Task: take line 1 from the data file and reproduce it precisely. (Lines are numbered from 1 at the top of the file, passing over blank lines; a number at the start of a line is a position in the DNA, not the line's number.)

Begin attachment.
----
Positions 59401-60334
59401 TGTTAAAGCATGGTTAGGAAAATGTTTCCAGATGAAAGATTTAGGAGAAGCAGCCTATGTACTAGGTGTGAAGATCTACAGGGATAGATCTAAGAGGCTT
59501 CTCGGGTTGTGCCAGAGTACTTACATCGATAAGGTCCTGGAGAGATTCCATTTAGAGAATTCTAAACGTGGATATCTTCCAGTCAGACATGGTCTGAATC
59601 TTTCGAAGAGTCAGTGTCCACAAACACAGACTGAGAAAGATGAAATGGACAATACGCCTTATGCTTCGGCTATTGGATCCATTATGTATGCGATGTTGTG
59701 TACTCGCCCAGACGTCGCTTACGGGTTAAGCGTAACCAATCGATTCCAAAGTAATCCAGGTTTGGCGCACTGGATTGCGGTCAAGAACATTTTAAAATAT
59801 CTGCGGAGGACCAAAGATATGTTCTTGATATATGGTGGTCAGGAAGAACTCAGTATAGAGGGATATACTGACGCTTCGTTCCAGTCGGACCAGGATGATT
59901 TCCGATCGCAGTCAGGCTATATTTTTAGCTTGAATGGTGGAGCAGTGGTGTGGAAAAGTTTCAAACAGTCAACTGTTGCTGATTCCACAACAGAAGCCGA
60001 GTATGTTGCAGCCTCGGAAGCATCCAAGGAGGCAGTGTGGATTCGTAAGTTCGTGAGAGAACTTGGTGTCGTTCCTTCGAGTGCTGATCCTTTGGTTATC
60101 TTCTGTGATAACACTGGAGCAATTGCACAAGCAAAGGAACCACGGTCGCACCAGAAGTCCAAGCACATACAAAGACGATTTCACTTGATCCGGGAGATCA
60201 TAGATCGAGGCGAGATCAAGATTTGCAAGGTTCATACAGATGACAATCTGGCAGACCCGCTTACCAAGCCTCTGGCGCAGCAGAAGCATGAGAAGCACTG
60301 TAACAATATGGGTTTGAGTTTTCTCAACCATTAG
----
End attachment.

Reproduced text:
Positions 59401-60334